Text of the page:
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TherapistMarryAnn
TherapistMarryAnn, Therapist
Category: Mental Health
Satisfied Customers: 5770
Experience:  Over 20 years experience specializing in anxiety, depression, drug and alcohol, and relationship issues.
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I have been struggling with OKMH629211

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I have been struggling with depression for 3 years now (initiated by the loss of my life partner). I was in psychotherapy for 6 months in the latter half of the year following his death. I have had many weeks and months of good mental health, but last several months I have slipped deeper into a depressive state. I just don't "care" about very much and consequently have let my housework go to hell or not bothered to pay bills on time (because it just seems so mundane and worthless). Possibly the state of my household gives me an excuse to keep friends at a distance. I am wondering if it is time to consider medication, as I have, in some extremely anxiety-ridden instances, turned to alcohol to self-medicate (which I know only exacerbates the depression).

Hello, I'd like to help you with your question.

If you have been battling depression for three years now and you are to the point you are using alcohol to help you cope, you may want to consider medications. It is good to try therapy and other methods first, but if you are struggling and feel worse, medications can help you.

Medications are helpful to ease the symptoms but they do vary in their effectiveness so you may need to try a few different ones to see what works for you. Each person has their own body chemistry and what works for one may not work for another. Also, once you take medication for a while, your body becomes accustomed to it and you either need an increase in dosage or you need to try a new medication. But they can help you deal with the symptoms until therapy helps you. Here is a resource to help you learn more about depression medications:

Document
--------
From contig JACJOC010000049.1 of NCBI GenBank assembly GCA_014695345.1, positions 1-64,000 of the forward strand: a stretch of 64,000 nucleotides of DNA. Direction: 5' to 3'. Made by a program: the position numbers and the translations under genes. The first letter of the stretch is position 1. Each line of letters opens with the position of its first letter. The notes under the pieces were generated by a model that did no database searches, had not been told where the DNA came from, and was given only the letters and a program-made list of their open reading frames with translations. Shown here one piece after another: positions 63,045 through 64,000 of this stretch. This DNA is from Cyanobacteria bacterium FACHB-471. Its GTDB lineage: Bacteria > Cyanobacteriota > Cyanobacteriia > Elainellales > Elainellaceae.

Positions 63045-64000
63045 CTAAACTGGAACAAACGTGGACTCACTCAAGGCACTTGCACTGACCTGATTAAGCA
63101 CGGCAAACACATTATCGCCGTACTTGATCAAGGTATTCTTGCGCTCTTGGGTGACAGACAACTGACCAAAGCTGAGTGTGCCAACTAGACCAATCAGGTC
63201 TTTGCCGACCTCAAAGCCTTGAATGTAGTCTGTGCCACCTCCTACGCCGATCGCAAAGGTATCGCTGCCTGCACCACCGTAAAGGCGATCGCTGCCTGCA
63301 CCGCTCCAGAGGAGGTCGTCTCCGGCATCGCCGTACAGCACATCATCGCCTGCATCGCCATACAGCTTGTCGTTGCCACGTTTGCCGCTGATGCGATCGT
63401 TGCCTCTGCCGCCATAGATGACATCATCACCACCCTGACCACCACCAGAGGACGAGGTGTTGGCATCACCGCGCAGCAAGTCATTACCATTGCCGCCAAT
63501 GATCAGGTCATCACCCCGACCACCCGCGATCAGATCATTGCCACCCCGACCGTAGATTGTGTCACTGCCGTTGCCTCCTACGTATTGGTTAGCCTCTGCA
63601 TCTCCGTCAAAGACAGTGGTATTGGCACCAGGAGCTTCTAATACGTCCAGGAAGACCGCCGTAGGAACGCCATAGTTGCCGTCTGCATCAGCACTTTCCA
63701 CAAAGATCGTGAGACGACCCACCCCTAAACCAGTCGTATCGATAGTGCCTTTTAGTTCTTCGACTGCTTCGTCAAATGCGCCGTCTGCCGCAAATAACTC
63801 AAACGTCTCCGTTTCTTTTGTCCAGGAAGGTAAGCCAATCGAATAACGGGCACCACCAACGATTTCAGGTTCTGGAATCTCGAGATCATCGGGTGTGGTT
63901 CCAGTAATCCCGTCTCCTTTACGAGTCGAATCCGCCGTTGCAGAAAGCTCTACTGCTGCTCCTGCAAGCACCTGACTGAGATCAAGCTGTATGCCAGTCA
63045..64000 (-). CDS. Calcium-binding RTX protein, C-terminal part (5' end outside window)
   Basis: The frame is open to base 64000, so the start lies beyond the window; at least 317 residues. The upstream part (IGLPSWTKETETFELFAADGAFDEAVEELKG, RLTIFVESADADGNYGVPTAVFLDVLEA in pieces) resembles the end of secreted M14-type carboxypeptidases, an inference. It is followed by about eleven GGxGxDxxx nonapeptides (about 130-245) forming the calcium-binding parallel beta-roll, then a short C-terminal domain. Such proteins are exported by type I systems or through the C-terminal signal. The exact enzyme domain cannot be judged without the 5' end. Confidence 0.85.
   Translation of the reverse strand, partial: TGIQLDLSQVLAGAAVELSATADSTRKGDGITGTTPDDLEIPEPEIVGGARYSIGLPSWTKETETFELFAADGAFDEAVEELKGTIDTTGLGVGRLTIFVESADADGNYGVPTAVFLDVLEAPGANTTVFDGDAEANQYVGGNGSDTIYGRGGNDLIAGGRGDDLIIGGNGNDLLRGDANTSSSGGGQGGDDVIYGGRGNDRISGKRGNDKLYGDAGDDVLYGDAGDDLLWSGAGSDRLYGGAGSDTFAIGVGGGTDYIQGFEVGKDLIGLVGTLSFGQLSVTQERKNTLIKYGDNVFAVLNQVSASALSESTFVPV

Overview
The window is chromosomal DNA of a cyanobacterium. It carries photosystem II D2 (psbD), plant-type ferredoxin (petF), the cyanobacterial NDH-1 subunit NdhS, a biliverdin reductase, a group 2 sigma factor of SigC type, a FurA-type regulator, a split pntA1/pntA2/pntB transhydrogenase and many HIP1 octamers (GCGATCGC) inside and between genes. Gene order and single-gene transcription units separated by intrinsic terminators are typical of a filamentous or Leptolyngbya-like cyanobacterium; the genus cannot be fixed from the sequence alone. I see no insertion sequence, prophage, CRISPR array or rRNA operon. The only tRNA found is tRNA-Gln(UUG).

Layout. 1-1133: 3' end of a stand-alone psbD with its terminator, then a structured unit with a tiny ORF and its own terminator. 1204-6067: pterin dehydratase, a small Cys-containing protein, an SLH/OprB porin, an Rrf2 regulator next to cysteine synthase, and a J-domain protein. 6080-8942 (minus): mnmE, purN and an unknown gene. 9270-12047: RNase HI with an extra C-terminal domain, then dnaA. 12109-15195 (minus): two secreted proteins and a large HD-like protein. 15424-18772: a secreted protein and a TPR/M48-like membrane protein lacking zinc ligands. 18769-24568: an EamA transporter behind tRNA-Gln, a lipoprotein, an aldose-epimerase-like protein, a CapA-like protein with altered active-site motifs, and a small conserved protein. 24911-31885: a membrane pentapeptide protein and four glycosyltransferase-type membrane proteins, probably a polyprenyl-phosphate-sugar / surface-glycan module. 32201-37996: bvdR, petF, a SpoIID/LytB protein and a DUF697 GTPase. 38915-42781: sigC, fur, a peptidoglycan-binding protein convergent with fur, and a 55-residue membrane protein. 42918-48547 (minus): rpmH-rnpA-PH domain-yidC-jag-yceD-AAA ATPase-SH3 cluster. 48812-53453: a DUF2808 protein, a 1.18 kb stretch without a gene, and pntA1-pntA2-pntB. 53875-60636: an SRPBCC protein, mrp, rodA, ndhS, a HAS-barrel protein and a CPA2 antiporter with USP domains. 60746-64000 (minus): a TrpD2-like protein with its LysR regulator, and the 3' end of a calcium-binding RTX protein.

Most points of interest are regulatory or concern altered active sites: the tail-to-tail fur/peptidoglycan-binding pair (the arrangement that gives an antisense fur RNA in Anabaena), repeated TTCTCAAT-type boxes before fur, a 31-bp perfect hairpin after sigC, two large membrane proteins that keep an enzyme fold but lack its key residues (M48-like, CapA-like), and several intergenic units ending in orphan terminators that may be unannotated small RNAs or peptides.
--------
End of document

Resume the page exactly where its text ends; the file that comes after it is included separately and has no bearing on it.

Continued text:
http://www.helpguide.org/mental/medications_depression.htm

It may also help to try to reduce or eliminate your alcohol use. Alcohol is a depressant, which can make your depression worse. While it makes a lot of sense that you want to escape what you feel, ending your alcohol use will help a lot.

Motivation is also very difficult symptom of depression. It often keeps people from helping themselves and reaching out to others. But support and self help are vital in helping you overcome depression. Consider support groups, either on line or in person. People who are experiencing the same symptoms as you are can offer invaluable support, ideas and companionship to help you feel better. Also, working on your depression at home can supplement your therapy or other treatment. Here are resources to help you get started:

http://psychcentral.com/resources/Depression/Support_Groups/

http://depression.supportgroups.com/

http://www.nami.org/

http://helpguide.org/mental/depression_signs_types_diagnosis_treatment.htm

Once you are able to reach out, you will start to feel better. Let others support you and offer help. You do not have to do this alone.

I hope this has helped you,
Kate
TherapistMarryAnn and other Mental Health Specialists are ready to help you
Thank you very much for the positive rating and bonus. I appreciate it!

Take care,
Kate

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